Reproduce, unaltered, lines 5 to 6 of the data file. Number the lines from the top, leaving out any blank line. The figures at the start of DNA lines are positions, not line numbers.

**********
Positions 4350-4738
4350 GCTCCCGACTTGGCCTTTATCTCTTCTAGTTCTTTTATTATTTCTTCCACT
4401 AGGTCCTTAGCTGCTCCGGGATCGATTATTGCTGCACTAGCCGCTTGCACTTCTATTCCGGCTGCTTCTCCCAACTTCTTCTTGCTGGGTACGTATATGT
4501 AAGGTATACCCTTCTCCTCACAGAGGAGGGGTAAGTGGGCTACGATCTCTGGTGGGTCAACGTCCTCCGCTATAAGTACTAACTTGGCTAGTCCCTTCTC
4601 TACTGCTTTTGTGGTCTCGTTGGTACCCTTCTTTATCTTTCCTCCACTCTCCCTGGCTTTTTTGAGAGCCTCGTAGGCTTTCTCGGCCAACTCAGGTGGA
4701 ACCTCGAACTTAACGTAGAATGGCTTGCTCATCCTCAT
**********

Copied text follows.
4601 TACTGCTTTTGTGGTCTCGTTGGTACCCTTCTTTATCTTTCCTCCACTCTCCCTGGCTTTTTTGAGAGCCTCGTAGGCTTTCTCGGCCAACTCAGGTGGA
4701 ACCTCGAACTTAACGTAGAATGGCTTGCTCATCCTCAT